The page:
Scout Analysis — Cato June

Beginning today BucsBlitz.com will highlight several of the Buccaneers' free-agent signings as training camp approaches. First, the NFL Expert for that player's former team will analyze the player from his perspective. Then Buccaneers Expert Matthew Postins will provide his own analysis on that player's place in Tampa Bay.

Today's analysis is on Buccaneers linebacker Cato June. First, Scout.com NFL writer and Colts team expert Ed Thompson provides his in-depth analysis of June.

Ed Thompson: The Indianapolis Colts generally treat their outside linebackers as spare parts, replaceable as each one hits unrestricted free agency. And since the team was cap-strapped, there was no way they were going to be able to engage in any serious bids for the services of Cato June.

A converted safety out of Michigan, June had some experience as a nickel linebacker. Undersized by most standards to even be considered as a linebacker, the outgoing and outspoken player was a perfect fit for the Colts' Cover 2 defense and even drew comparisons by head coach Tony Dungy to a player that he and Buccaneers fans are very familiar with – Derrick Brooks.

June is clearly at his best at the weakside position, as he excels at seeing gaps develop and timing his burst to the hole to disrupt plays. He uses angles well and usually wraps up the ball carrier capably. But he's not a linebacker who is going to win many battles head-on if he gets caught in traffic. And he's not going to put many hits on an opponent that will draw gasps from the crowd -- even though he possesses respectable strength. June's got a real knack for sensing the flow of the play, but he has to be free to roam to use his speed and timing to have an impact.

And that what confounds me about Tampa Bay's reported plan to use him as a strongside linebacker. If that's what they needed the most, they might have picked the wrong guy, unless that's just a short-term plan for him. June's best talents are likely to be wasted, except for when he's counted on to cover the tight end in short pass coverage. If he spends most of his time as a containment player, taking on the tight end and holding his ground to funnel runners inside, Buccaneers fans will likely wonder by the end of the season what all the fuss was about in signing the former Colt.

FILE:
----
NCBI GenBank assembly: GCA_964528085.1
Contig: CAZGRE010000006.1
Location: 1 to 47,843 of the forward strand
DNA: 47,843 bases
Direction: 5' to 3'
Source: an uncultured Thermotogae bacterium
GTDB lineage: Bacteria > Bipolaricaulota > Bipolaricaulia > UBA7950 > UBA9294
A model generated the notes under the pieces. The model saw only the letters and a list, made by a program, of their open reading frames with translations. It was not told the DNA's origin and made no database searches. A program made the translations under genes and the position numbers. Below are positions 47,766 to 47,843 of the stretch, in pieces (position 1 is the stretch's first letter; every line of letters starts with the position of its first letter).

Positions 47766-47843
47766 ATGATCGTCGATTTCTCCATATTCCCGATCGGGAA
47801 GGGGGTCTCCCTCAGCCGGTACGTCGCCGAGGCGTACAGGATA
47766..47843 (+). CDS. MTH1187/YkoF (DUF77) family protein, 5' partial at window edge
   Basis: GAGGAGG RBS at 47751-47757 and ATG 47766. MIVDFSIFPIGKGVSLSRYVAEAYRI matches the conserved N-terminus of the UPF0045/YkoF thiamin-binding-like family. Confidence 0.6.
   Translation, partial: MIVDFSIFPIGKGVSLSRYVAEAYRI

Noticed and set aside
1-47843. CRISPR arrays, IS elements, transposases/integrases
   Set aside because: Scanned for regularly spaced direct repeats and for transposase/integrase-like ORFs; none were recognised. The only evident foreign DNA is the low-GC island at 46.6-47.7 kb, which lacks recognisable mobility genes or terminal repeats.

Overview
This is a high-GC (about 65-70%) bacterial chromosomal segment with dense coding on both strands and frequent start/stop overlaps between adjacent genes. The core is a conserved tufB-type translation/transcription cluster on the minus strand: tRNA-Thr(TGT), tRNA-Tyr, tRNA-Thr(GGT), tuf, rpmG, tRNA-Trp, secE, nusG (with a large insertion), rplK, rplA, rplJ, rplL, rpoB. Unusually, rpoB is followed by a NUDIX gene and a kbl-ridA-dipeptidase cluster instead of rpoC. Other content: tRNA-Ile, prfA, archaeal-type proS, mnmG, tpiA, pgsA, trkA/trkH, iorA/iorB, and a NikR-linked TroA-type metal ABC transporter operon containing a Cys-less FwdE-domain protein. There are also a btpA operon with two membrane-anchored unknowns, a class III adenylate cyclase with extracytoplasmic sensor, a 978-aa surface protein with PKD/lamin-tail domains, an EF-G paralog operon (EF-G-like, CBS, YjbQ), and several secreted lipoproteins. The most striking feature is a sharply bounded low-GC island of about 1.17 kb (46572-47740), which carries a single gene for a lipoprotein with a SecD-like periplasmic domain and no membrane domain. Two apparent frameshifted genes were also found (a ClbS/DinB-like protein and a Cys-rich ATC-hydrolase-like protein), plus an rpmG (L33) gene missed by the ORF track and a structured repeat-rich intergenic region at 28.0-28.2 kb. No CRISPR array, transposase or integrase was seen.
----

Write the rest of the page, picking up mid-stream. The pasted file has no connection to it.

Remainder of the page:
June's a strong, talkative leader on the field who will go all-out every Sunday and will earn the respect of his new teammates quickly with his work ethic and spirit. But the biggest question will be whether or not anyone will notice if Tampa Bay wastes him in the relative obscurity of the strongside spot. The Colts had a crying need for someone to step up and play that position last season after the departure of David Thornton, but Indy kept June at weakside and tried three different players there during the season before former middle linebacker Rob Morris stepped up to claim the job. If Indianapolis had any thoughts that strongside was a good fit for June, they could have left Gilbert Gardner -- who was June's backup -- play weakside while moving June over. But it was Gardner who was bumped, and who failed to successfully make the transition.

Fans and the media will love him. June is a classy guy with style, a good heart, a warm smile and a great sense of humor. He will be a good addition to the roster in Tampa Bay, but a great one if they find a way to use his talents by turning him loose.